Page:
The opinion of the court was delivered by: Shira A. Scheindlin, District Judge
Natalie Williams (the "Debtor") filed a petition for relief under Chapter 13 of the Bankruptcy Code on January 8, 2001. Subsequently, Williams filed this adversary proceeding against various state and federal agencies seeking a determination that her student loans are dischargeable pursuant to 11 U.S.C. § 523, or are otherwise eligible for loan forgiveness. On August 13, 2002, the Bankruptcy Court issued an order denying Williams' request and she now appeals that order. For the reasons stated below, the Bankruptcy Court's order is affirmed.
Williams is a licensed teacher currently employed by the New York City Board of Education. See 3/25/02 Joint Pre-Trial Order ("JPTO"), Ex. E to Appellees' Appendix to Record on Appeal, at 4. From 1981 to 1994, she received student loans from three lenders. The first lender, the New York State Higher Education Services Corporation ("NY Education Services"), is a New York State agency responsible for the administration of the Federal Family Education Loan Program ("FFEL Program") as a guaranty agency. See Natalie Williams v. New York State Higher Educ. Corp. (In re Natalie Williams), No. 01 B 40029, at 4 (Bankr.S.D.N.Y. Aug. 13, 2002). Williams also received loans from the Educational Credit Management Corporation ("Credit Management"), which is a not-for-profit corporation created under the direction of the Department of Justice. Credit Management provides specialized guarantor services to the Department of Education, including the transfer of title to certain student loan accounts on which the student loan borrower has filed a bankruptcy petition.*fn1 See id. The third lender, the University of Medicine and Dentistry of New Jersey ("UMDNJ"), is a medical school Williams attended from 1992 to 1994. See id.
B. Stafford and UMDNJ Loans
The lenders provided Williams with two types of loans: Stafford Loans*fn2 and UMDNJ Loans. Williams received Stafford Loans from N.Y. Education Services. These loans were taken from 1981 to 1991 when Williams was a student at the University of Chicago and Columbia University Teachers College. See id. The loans totaled $40,320, and Williams has paid a total of $11,287.44 through wage garnishment and tax seizure. See id. Williams also received Stafford Loans from Credit Management in 1993 and 1994, when she attended UMDNJ. See id. As of March 25, 2002, Williams outstanding balance with Credit Management was $13,280.75.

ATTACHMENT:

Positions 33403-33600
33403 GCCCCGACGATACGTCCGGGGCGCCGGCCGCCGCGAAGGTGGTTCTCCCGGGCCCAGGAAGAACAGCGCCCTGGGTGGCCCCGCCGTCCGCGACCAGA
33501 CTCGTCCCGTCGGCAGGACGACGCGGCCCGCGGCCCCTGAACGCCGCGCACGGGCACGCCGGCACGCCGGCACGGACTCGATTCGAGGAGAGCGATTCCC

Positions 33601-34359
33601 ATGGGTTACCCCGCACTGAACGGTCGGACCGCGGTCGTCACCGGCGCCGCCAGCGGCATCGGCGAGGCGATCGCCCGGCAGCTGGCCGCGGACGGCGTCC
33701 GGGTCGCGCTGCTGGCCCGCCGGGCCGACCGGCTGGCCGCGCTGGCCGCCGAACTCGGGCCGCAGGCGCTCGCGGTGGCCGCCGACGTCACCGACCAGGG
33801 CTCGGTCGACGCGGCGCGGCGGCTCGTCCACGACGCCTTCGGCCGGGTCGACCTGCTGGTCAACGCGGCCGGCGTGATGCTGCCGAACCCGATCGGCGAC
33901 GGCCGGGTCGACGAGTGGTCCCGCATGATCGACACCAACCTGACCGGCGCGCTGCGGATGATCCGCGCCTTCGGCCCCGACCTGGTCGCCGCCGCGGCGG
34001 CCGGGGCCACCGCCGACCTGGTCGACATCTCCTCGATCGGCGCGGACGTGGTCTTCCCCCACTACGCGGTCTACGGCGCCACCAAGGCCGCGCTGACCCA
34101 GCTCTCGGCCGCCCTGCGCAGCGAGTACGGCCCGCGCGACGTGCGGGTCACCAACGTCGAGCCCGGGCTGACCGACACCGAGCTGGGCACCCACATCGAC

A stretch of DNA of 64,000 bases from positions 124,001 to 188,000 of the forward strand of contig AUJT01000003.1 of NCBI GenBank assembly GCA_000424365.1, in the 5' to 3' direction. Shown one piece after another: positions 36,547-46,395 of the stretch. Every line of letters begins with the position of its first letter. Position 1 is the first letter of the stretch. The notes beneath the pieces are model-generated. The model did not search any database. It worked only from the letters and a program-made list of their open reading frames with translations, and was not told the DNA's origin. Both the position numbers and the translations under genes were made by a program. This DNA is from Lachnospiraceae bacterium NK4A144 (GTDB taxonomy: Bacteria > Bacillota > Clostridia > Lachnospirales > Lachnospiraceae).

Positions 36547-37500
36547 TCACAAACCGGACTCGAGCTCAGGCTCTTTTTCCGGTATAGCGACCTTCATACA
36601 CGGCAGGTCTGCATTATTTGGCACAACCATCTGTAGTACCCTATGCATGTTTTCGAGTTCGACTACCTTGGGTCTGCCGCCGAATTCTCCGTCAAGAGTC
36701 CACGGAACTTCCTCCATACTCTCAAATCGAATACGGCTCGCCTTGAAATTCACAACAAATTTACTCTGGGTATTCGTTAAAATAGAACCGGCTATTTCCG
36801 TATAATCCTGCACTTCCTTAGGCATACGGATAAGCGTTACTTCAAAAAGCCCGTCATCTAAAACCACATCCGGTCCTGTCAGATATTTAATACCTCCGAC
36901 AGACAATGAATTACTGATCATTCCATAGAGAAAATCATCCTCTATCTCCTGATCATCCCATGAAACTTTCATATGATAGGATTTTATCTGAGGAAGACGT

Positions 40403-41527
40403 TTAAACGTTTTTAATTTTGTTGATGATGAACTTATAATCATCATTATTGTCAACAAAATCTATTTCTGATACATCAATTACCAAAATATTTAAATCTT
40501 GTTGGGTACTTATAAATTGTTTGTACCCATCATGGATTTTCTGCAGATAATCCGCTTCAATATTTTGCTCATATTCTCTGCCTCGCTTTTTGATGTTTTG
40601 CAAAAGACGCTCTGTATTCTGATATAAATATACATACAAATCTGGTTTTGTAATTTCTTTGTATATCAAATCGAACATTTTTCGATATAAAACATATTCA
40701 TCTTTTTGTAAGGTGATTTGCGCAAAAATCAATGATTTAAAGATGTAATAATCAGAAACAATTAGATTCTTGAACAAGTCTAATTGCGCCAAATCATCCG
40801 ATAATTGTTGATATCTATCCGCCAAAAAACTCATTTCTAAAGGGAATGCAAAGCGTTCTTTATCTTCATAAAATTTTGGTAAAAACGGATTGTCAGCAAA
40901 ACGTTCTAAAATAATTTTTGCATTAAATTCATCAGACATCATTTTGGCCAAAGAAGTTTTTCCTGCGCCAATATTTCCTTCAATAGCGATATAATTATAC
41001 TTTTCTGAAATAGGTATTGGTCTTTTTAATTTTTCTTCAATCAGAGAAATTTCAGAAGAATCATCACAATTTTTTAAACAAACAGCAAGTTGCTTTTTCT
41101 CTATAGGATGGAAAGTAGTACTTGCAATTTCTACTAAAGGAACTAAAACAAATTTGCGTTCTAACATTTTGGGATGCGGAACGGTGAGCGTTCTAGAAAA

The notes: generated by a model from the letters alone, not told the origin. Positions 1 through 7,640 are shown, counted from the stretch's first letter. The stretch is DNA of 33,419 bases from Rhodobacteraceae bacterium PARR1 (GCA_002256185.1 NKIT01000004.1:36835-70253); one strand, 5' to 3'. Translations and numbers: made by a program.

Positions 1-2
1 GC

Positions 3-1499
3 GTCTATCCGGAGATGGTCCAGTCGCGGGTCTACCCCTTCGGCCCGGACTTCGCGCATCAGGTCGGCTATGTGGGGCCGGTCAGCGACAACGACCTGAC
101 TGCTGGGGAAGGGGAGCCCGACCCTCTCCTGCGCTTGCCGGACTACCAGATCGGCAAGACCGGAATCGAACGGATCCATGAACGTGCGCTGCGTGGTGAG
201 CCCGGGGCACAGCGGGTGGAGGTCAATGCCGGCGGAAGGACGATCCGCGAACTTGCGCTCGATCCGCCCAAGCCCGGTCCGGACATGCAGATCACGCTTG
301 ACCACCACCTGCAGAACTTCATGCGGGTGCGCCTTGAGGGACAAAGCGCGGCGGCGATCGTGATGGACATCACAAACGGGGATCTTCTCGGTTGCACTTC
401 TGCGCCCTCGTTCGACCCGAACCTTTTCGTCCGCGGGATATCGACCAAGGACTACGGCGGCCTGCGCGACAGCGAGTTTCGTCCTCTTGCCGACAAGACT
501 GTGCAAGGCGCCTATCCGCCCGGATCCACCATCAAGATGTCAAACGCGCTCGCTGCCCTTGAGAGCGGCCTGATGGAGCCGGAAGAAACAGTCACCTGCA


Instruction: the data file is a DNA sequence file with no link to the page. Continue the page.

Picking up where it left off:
Williams' UMDNJ student loans consist of Health Professional Student Loans and Loans for Disadvantaged Students, which Williams received when she attended UMDNJ. As of January 8, 2001, the amount of unpaid principal and interest owed by Williams under the UMDNJ Loans was $17,277.03. See id. UMDNJ has also charged Williams for late fees of $127.36 and attorneys' fees of $5,016.04.
C. Bankruptcy Court Proceedings
On January 8, 2001, Williams, appearing pro se, filed a petition for relief under Chapter 13 of the Bankruptcy Code. Williams subsequently filed three adversary proceedings against N.Y. Education Services, Credit Management, and UMDNJ. In each adversary proceeding, the Debtor disputed the accuracy of the amounts claimed by each of the defendants and requested a discharge of her student loans due to financial hardship. Williams also claimed that her student loans were eligible for deferment and forgiveness. The Bankruptcy Court consolidated the three adversary proceedings on August 17, 2001, pursuant to Federal Rule of Bankruptcy Procedure 7024.
On March 25, 2002, the Bankruptcy Court held a trial and ruled that Williams was not entitled to discharge her student loans on the ground that the loans created a financial hardship. The court also issued an opinion on August 13, 2002, holding that Williams' Stafford Loans were ineligible for loan forgiveness or deferment based on her employment as a teacher in a low-income area, pursuant to 20 U.S.C. § 1078-10 and FFEL Program. See id. at 5. In addition, the court held that the UMDNJ Loans were ineligible for deferment or cancellation based on the terms of the promissory notes. See id. The court did not make a determination on the accuracy of the amounts claimed by each defendant. Williams filed this appeal on October 24, 2002, arguing that the Bankruptcy Court erred, and that her loans should be discharged, forgiven, or deferred.
A district court sits as an appellate court in bankruptcy cases and applies dual standards of review. Questions of law are subject to de novo review. See In re Maxwell Newspapers, Inc., 981 F.2d 85, 89 (2d Cir. 1992); Seaman Furniture Co. of Union Square, Inc. v. Seaman-Mitchell Assoc. (In re Seaman Furniture Co. of Union Square), No. 96 Civ. 4268, 1996 WL 741604, at *1 (S.D.N.Y. Dec. 27, 1996). The Bankruptcy Court's findings of fact will only be set ...